Don't try calling in sick with chikungunya just yet.
Though 81 cases of the virus have been reported in Florida so far this year, including a new case confirmed in Pinellas County on Tuesday, none of them was contracted in the U.S.
The mosquito-borne disease is widespread in the Caribbean, and the latest case in Pinellas County is an 81-year-old woman who returned from the region after traveling there in June and early July.
It's possible that an infected person bitten by a mosquito here could transmit the virus locally, but that's considered unlikely.
Still, researchers say chikungunya will make its way here, though it will take time.
"It will just need to adapt to our cooler climate," said Dr. Sally Alrabaa, an assistant professor of infectious disease at the University of South Florida. "That should happen in the next 10 years."
The virus is spread mostly by two breeds of mosquito, Aedes aegypti and Aedes albopictus. They bite in the daytime and are also famous for transmitting the dengue virus. Both species live in Florida. They'll be ready when the virus finally adapts.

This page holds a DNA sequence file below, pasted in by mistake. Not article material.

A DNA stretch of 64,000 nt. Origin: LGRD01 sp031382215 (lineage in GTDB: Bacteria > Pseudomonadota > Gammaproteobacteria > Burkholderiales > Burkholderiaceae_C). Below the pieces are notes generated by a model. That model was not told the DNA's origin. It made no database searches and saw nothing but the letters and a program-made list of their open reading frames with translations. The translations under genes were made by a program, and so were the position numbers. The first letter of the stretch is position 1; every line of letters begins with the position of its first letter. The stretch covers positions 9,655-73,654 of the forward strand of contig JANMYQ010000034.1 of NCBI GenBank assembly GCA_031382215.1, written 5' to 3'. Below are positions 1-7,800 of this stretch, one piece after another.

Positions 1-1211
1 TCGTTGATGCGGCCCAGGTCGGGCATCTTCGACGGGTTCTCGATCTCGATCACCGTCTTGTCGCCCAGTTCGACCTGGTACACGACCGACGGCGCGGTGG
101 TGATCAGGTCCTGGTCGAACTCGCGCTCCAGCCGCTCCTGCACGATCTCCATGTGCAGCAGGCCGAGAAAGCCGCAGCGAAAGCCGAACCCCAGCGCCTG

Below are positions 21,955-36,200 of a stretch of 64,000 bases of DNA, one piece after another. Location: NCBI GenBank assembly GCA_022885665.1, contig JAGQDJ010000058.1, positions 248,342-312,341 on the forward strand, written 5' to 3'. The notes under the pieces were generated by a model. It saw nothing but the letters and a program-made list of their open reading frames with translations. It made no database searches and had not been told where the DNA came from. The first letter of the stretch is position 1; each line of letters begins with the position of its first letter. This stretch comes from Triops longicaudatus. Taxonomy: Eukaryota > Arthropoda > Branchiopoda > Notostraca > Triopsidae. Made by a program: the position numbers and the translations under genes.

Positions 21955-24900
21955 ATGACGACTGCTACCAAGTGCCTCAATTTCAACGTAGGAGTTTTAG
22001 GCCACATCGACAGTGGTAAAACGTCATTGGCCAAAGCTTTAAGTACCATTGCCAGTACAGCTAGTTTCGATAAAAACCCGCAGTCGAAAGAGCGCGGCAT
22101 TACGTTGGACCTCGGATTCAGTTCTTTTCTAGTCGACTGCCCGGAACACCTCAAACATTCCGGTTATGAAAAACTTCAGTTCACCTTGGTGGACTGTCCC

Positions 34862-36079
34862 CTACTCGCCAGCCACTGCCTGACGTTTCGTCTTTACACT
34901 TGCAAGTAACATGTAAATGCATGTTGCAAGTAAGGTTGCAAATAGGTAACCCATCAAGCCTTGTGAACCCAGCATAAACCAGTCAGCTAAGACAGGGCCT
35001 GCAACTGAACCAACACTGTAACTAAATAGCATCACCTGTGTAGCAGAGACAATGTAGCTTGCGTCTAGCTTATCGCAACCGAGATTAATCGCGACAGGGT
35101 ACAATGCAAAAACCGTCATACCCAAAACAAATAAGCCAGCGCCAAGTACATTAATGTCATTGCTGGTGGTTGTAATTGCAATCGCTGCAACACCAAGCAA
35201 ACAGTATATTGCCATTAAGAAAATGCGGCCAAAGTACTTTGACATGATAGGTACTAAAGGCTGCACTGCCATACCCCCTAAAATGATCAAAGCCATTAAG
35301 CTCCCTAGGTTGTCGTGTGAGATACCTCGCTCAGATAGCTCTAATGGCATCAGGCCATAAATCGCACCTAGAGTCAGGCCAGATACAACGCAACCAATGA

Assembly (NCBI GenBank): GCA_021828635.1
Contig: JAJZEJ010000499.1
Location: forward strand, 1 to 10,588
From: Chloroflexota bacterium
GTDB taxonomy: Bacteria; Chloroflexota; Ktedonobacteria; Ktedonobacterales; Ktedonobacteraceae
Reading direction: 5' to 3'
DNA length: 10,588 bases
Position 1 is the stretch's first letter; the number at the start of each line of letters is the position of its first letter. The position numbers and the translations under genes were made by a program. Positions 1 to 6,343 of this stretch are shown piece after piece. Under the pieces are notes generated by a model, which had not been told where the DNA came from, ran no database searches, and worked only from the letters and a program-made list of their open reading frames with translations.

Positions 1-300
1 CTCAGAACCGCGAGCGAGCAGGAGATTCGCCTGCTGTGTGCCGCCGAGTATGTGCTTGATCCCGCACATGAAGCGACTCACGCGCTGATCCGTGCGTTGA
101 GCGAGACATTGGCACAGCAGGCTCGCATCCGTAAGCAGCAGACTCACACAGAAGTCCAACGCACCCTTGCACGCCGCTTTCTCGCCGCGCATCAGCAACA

"It's a story that was told by other viruses before, and we just think it's a matter of time," Alrabaa said.
Alrabaa pointed to the case of West Nile virus, which arrived from the Middle East in the late 1990s and adapted to multiply in the United States.
The Pan American Health Organization reports more than 55,000 suspected and confirmed cases of chikungunya since December throughout the Caribbean. Seven people have died, all of whom had underlying health issues that likely contributed to their deaths.
Three cases have been reported in Hillsborough County and one case has been reported in Pasco County — all in people who had just been traveling abroad.
Sufferers report high fever and joint pain as the virus moves through their system. Alrabaa said that in rare cases, particularly in the very old or very young or those with weakened immune systems, the symptoms can be prolonged and joint pain can be severe.
There is no treatment beyond ibuprofen and fluids, but in healthy sufferers, the symptoms are short-lived.
Alrabaa said that last month a woman in her mid 30s arrived at Tampa General Hospital, where Alrabaa also works, and said she thought she had chikungunya. There had been an outbreak in the Caribbean country where she was traveling. After testing ruled out malaria and dengue fever, she was given fluids, spent a few days in the hospital and was released.
"Most of the time (symptoms) are nonconsequential, in most people," Alrabaa said.
Information from the Associated Press was used in this report.